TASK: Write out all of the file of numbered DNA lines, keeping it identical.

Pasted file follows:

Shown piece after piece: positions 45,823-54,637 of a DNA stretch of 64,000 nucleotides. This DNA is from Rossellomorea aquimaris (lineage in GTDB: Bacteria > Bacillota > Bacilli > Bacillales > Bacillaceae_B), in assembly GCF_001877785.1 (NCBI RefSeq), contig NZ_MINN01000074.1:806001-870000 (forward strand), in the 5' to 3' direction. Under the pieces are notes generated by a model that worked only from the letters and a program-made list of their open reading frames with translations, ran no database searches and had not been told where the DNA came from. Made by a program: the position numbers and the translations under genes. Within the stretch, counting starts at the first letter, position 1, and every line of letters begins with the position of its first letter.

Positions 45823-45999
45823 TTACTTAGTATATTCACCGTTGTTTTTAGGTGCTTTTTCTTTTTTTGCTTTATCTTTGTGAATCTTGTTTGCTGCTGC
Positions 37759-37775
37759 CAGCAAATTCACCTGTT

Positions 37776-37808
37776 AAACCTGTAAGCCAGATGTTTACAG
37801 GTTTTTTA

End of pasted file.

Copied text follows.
Shown piece after piece: positions 45,823-54,637 of a DNA stretch of 64,000 nucleotides. This DNA is from Rossellomorea aquimaris (lineage in GTDB: Bacteria > Bacillota > Bacilli > Bacillales > Bacillaceae_B), in assembly GCF_001877785.1 (NCBI RefSeq), contig NZ_MINN01000074.1:806001-870000 (forward strand), in the 5' to 3' direction. Under the pieces are notes generated by a model that worked only from the letters and a program-made list of their open reading frames with translations, ran no database searches and had not been told where the DNA came from. Made by a program: the position numbers and the translations under genes. Within the stretch, counting starts at the first letter, position 1, and every line of letters begins with the position of its first letter.

Positions 45823-45999
45823 TTACTTAGTATATTCACCGTTGTTTTTAGGTGCTTTTTCTTTTTTTGCTTTATCTTTGTGAATCTTGTTTGCTGCTGC
Positions 37759-37775
37759 CAGCAAATTCACCTGTT

Positions 37776-37808
37776 AAACCTGTAAGCCAGATGTTTACAG
37801 GTTTTTTA